I love attending any tea that is organized by our community’s Tea-Quila Rose club and when I heard that it was going to be held at the Lakeside Inn in Mt. Dora and the theme of the tea was remembering the Titanic through food and fashion I was both intrigued and excited.
I had a lovely talk with tea chairwoman Beth Shutty one sunny afternoon about the tea andhow she and co-chair Pat Garton chose the historic Lakeside Inn for their tea. Beth explained that she and other members of the club visited the historic Lakeside Inn looked over the premises and sampled the food and were delighted with what they saw and ate. Beth said they loved the Beauclair dining room because it was very elegant and had a wall of windows that overlooked a garden.
Beth met with the Inn’s tea coordinator Margaret Andersen and was told that the Inn was having a Titanic themed tea and fashion show in April that included a period menu from 1912 and that they would be happy to repeat the tea for the club.
Before I begin to tell you how wonderful the tea and fashion show were let me first tell you about the amazing amount of research Margaret did to make this Titanic tea experience a very memorable event. As the ladies entered the dining room they were handed a White Star Line boarding pass granting them permission to come aboard the RMS Titanic.
On each table there were copies of articles from two newspapers covering the events of the sinking, a sheet with six drawings of the sinking, and a paper napkin holder with the logo of the White Star Line. The one item that caught my attention was a small place card at each seat with the name of a passenger from the ship written on it.
When Margaret began her presentation for the afternoon she brought the group’s attention to those little place cards and said, “I will tell you how you will know if your passenger was a survivor or not at the end of the tea”. My place card was for Miss Constance Sage the daughter of Master Thomas Sage going to Jacksonville, Florida. Much to my pleasure I learned that she was a survivor.
Once everyone was seated Margaret started telling us about the wonderful dishes we would be enjoying at the tea. She explained that the last dinner on the ill-fated Titanic was 11 courses but that the portions were small and a different wine with each course.
The bread course included rum raisin biscuits, scones, with lemon curd, orange marmalade and a specialty of the inn carrot cake chutney to accompany the biscuit and scones. Margaret told us that the carrot cake chutney was created by Chef Tracey. But Margaret said, “Don’t ask for the recipe because she does not give it out”.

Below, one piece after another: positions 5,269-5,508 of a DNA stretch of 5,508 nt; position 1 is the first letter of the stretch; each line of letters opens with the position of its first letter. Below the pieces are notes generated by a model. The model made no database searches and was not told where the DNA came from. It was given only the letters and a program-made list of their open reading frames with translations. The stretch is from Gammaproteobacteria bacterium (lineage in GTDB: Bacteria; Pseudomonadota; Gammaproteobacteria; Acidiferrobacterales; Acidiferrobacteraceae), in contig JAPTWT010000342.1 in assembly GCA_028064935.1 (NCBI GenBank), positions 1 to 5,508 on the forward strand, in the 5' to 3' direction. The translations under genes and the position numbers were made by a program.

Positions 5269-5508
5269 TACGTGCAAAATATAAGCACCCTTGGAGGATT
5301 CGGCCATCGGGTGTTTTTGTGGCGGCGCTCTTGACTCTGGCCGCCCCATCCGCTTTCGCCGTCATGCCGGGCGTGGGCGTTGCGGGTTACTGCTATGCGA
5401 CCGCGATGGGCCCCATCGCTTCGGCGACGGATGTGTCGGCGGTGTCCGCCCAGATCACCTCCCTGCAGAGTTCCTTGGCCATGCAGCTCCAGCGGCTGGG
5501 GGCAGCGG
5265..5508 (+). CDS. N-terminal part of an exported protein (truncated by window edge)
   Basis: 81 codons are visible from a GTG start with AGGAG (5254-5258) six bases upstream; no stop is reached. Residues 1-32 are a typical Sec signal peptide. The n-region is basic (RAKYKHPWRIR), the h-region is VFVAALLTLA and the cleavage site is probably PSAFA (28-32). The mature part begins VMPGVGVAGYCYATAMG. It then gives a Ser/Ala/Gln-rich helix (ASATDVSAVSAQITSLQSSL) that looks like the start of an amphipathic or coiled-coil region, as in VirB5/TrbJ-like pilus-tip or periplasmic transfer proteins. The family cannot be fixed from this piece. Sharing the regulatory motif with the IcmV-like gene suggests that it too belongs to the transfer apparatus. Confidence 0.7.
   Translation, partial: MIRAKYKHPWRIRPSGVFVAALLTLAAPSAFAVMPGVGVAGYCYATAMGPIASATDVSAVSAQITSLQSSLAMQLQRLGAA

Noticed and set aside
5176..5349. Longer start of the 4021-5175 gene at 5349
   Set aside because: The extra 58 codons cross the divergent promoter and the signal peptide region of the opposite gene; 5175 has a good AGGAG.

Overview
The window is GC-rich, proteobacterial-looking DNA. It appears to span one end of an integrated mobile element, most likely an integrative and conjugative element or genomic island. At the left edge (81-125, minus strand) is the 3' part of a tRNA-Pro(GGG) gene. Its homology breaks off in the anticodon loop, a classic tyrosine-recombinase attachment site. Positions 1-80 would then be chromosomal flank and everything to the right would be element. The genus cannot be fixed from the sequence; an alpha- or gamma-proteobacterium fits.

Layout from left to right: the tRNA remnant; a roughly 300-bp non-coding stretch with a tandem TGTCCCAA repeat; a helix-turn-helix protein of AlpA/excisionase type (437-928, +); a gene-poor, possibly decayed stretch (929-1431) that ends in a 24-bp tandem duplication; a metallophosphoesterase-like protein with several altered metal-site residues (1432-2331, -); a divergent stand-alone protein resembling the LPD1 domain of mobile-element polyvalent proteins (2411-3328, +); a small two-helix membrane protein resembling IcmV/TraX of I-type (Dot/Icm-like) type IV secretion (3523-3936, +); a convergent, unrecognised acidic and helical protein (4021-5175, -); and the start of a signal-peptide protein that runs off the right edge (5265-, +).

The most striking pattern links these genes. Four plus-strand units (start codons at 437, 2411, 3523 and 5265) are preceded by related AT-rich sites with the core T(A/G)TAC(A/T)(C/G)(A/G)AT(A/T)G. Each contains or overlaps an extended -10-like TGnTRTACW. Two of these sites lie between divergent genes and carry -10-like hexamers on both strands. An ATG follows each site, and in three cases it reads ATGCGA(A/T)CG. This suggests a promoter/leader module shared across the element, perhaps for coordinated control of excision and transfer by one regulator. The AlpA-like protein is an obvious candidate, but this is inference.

The next course was a wonderfully thick, creamy barley soup. It was a very hardy soup and quite delicious. The soup was served in small white teacups on saucers with small white paper dollies. I loved the presentation. Margaret told us, “The barley soup was one of the menu items served at the last dinner on the Titanic”.
The savory course included a quail egg in aspic, Goose pate with Riesling gelee, endive filled with salad, cucumber and smoked salmon rounds and stuffed mushrooms.
The dessert course was a delicate Charlotte russe. The recipe for the quail egg is aspic and the Charlotte russe were Chef Tracey’s grandmother’s recipe from 1912. I traveled to the tea with friend and neighbor Lavergne Crooks and she said as we were driving home, “I truly loved the dessert”.
Dessert served Margaret once again took to the microphone and told everyone, “We are delighted that you have decided to spend some time with us”. The afternoon was filled with Margaret regaling us with historical facts about the Titanic, the last meal served, her passengers and the fashions of the day.
The dresses modeled at the fashion show were actually made by Margaret and the first dress to be seen was modeled by her friend Shirley. The dress is a reproduction of a dress worn by actress Kate Winslett at the very beginning of the movie “Titanic”. It is a beautiful tiered blue sheer dress in lace that would have been worn in Edwardian times. Margaret said, “I thought to myself this is a beautiful dress and I would like to to make it”.
The Kinsail cape from the west of Ireland was beautiful. It had a detachable hood that gave it a very romantic feel and made of very heavy wool that would be handed down from grandmother to mother to daughter.
Many of the fashions were reproductions but were paired with original items such as hats, handbags and shoes. There were also several original fashion pieces that were on loan from USF.
All the models were radiant as they slowly walked around the dining room showing off these beautiful fashions.
Suddenly the tea was over and LaVergne and I were wending our way home. We talked about the tea and I asked LaVergne, “What did you think of the tea?” LaVergne took a moment and said, “I think the highlight for me was the history and the fashion show and I truly loved the dessert”. It truly was a very nice way to spend a beautiful, sunny afternoon.
*Portions of the blog appeared in my weekly column in The Villages, Florida Daily Sun newspaper.